With the roster of recent corporate fraud trials, federal court dockets around the country must resemble the weekly TV grid that usually accompanies the weekend edition of your newspaper.

And in truth, what has transpired in the courtrooms often made for far better entertainment than, say The Contender (which is so uninspiring and flat that it may yet succeed in helping abolish professional boxing).

My favorite recurring thread in most of these cases is the defendant's claim of ignorance of accounting matters.

"I'm unschooled in accounting matters," squeaked former WorldCom chief executive Bernie Ebbers, as he tried to place blame for an $11 billion bankruptcy filing on his chief financial officer, Scott Sullivan. Now, while it's a little-known fact that the founder of McDonald's Corp., Ray Kroc, could not understand a typical balance sheet, it was far easier to grow a franchising business a half-century ago with limited financial education, than it was to build a mega-million-dollar telecommunications conglomerate in the late 1990s by absorbing a string of smaller companies.

Apparently the jury didn't believe Bernie either. The only cell he'll be using for the next 25 years or so will be one provided by the government, not by a wireless carrier.

Ditto for ex-Enron CEO Jeffrey Skilling, due to go on trial in January, who tried to prove his innocence in the fraud at the energy trader by claiming, "I'm not an accountant."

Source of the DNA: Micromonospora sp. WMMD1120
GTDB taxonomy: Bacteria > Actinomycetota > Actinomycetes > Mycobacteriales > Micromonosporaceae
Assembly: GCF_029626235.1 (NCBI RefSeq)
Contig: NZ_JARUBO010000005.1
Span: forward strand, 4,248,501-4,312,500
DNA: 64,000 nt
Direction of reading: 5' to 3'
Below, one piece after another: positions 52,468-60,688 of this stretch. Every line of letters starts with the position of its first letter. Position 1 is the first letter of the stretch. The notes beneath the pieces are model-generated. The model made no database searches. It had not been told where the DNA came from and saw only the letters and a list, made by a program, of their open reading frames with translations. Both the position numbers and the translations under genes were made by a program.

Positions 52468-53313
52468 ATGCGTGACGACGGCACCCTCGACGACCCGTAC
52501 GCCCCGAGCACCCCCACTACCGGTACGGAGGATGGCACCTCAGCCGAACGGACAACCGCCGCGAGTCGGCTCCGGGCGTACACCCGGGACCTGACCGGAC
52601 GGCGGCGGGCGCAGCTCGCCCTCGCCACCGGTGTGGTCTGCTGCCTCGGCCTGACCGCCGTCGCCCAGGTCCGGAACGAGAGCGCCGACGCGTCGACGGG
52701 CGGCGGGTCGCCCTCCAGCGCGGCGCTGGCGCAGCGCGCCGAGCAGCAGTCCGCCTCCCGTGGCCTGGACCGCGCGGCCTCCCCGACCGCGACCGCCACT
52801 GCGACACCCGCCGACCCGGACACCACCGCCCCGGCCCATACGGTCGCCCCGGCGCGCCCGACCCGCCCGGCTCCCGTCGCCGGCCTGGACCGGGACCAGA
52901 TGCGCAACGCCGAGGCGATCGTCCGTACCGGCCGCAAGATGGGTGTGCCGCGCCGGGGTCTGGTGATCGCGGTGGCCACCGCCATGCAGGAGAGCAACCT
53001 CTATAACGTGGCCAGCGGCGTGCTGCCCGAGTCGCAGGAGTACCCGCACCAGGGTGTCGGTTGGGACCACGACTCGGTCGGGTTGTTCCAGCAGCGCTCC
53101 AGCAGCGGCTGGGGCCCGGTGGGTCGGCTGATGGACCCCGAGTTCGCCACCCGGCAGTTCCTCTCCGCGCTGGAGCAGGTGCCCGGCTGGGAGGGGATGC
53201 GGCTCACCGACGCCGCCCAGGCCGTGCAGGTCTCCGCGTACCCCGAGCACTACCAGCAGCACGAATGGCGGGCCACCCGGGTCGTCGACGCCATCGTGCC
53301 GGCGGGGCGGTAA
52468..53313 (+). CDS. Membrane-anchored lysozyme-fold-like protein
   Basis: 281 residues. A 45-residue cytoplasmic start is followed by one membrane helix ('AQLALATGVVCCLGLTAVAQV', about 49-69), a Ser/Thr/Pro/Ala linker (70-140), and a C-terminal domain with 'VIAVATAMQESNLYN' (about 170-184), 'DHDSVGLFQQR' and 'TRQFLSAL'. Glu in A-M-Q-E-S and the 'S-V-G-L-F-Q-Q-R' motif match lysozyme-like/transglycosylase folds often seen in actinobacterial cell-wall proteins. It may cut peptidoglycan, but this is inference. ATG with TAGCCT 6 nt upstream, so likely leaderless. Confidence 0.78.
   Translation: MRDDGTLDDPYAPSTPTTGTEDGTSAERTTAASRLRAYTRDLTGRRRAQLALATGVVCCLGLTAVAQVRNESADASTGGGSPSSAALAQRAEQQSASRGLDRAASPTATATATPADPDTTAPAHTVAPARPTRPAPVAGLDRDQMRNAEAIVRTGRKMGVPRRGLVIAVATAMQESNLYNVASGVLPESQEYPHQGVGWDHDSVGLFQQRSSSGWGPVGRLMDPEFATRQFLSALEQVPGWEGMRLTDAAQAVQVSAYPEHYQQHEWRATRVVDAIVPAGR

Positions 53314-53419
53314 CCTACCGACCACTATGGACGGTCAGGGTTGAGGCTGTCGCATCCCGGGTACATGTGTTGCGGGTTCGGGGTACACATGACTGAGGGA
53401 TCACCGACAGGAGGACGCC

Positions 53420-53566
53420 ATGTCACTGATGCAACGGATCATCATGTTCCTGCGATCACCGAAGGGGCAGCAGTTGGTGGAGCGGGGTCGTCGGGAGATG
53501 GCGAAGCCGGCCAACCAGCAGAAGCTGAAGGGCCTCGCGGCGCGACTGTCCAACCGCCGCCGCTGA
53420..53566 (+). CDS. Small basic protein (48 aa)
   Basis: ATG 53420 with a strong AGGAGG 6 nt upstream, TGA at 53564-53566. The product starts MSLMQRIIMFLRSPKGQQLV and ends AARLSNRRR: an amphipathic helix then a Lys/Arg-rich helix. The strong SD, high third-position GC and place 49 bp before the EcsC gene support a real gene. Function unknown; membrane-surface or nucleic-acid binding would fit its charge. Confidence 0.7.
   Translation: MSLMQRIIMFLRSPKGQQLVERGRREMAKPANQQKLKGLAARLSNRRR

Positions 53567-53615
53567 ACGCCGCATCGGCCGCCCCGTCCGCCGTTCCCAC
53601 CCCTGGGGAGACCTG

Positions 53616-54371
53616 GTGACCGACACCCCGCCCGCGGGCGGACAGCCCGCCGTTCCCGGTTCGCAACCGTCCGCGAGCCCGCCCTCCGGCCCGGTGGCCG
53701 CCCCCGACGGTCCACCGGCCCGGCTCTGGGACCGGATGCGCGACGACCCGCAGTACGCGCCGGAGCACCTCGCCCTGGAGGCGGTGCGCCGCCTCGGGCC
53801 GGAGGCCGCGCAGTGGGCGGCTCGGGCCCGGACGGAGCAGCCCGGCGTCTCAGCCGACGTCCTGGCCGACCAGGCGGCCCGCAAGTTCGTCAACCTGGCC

Although the trials of Martha Stewart and Ebbers drew more attention - due in no small part to the fact that the venue was New York - an amusing series of events has unfolded further south, in a Birmingham, Ala., courtroom during the fraud trial of former HealthSouth chief executive Richard Scrushy, who is alleged to have engineered a $2.7 billion fraud at the outpatient services provider.

Last month, Big Four firm Ernst & Young, which served as HealthSouth's auditor from 1996 to 2002 - the years regulators claim that earnings were inflated by, oh, nine figures - filed suit against its former client.

The complaint charged HealthSouth with hiding massive fraud from the audit firm, and subsequently exposing it to litigation and damaging its reputation. According to the suit, E&Y is seeking reimbursement of litigation costs that it must pay in lawsuits related to the HealthSouth fraud, as well as unspecified damages for lost business.

Not to be trumped, HealthSouth subsequently accused E&Y of either intentionally or negligently failing to uncover the massive accounting fraud. HealthSouth contended that the Big Four firm's failure to uncover elements of the fraud represented a breach of contract. Suddenly, Scrushy's former company has become very savvy on the responsibilities of accountants and auditors.

On the flip side, the complaint was lodged against a firm that last year was slammed by the Securities and Exchange Commission for violating independence guidelines in its audits of former client PeopleSoft from 1994 to1999. The commission barred E&Y from accepting new auditing clients for six months, ordered the firm to give up $1.7 million in fees, and made it hire an independent consultant to review its policies on audit independence.

How far the suit and countersuit will go is a matter of conjecture. But I'm hoping that if it gets good enough, it will pre-empt The Contender.

No doubt the fights would be better.

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